Even with all the web trolling I've done for the last 12 months, I never came across anything about the new GM dexos 1 oil spec either. The dealer didn't say anything about it, but it's required for ALL 2011 GM vehicles. Fill the crank with mineral based oil and you just voided your warranty. I came across that little ditty when I went to look up the oil capacity in the owner's manual to see my quarts I needed for the first change. You'd think they'd have a tag on the dipstick or filler cap or something like that to make sure the owner was aware of it. What are the odds that the $8/hour kid at the quickie lube place knows about it?

    I knew GM had quietly dropped the heated washer fluid option after several cars caught fire. The company that made the system is in bankruptcy due to lawsuits over it.

    I just want to know exactly what's different about the Denali and specifically between the 2010 and 2011 Denali that makes the 2-way transceiver not available. My due diligence shows no difference in the Nav unit or other electronics that could account for it. OnStar had a tweak to allow more web based operations. Zero changes to the motor and tranny.

    I'm never going to find out why. I'm just going to have to move on and go with aftermarket if I want it bad enough. I passed up 2010 Denali I found just because it wasn't the color I wanted, and it already had 2-way installed. Should've heard the salesman yelp when I wouldn't sign after telling me he couldn't put one in. Took a closer look at the 2010 the next day and decided that the color I wanted was more important than the 2-way.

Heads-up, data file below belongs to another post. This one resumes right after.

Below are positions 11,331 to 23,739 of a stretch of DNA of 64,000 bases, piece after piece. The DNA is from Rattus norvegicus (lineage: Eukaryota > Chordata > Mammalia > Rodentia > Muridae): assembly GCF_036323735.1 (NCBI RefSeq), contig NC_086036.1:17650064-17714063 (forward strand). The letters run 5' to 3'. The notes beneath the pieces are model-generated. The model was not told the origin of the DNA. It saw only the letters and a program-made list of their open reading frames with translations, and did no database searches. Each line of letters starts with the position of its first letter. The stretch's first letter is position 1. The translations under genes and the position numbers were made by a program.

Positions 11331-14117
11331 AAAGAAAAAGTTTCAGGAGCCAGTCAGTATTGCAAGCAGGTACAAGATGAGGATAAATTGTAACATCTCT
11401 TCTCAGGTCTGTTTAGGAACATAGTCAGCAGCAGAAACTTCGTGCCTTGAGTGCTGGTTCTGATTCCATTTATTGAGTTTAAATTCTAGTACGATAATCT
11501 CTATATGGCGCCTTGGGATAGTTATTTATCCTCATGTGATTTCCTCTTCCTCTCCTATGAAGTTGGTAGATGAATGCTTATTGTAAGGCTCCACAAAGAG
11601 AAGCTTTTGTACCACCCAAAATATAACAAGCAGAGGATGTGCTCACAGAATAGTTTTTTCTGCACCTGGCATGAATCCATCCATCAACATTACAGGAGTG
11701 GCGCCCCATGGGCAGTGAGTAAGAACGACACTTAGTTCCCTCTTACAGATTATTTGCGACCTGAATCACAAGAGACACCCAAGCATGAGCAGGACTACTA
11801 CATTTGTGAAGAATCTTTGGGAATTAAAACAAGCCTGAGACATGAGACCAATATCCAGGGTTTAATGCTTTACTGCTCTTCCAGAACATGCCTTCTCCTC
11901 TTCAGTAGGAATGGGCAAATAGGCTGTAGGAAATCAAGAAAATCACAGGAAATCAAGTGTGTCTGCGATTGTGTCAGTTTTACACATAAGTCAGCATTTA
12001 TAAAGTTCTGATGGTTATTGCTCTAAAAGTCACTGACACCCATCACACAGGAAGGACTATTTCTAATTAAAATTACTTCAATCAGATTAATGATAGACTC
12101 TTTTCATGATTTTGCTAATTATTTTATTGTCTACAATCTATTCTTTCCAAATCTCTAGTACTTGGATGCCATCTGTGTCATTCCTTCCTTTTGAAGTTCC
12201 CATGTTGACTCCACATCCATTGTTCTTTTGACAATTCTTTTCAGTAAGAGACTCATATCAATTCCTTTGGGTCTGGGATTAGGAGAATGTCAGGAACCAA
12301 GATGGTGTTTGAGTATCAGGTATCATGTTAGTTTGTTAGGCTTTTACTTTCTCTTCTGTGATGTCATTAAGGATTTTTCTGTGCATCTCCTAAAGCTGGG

It's just really disappointing when you know what you want....find exactly what you're after, and then at the very last second you discover you've been blindsided. Dealer saw a $60k deal circling the drain and had the service manager make calls most of a day trying to sort it out. Couldn't put it in, couldn't get an answer why either. Embarrassing for the dealer too, because they'd put them in other Yukon's - totally unaware about the 2011 Denali/Hybrid exclusion.

    So between the 2-way remote, and now the 3rd seat that doesn't latch correctly and the sunroof cover that's jammed shut, it's just left a bad taste in my mouth. I had my 30 years in last year and the new Yukon was supposed to be my one-time treat to myself, but the markets/economy had tanked so I had to wait till now.
  • steverstever Viva Las CrucesPosts: 41,297
    Next you'll be telling me I can't live without power windows (and you'd be right :shades: ).

    Maybe check out an Escalade?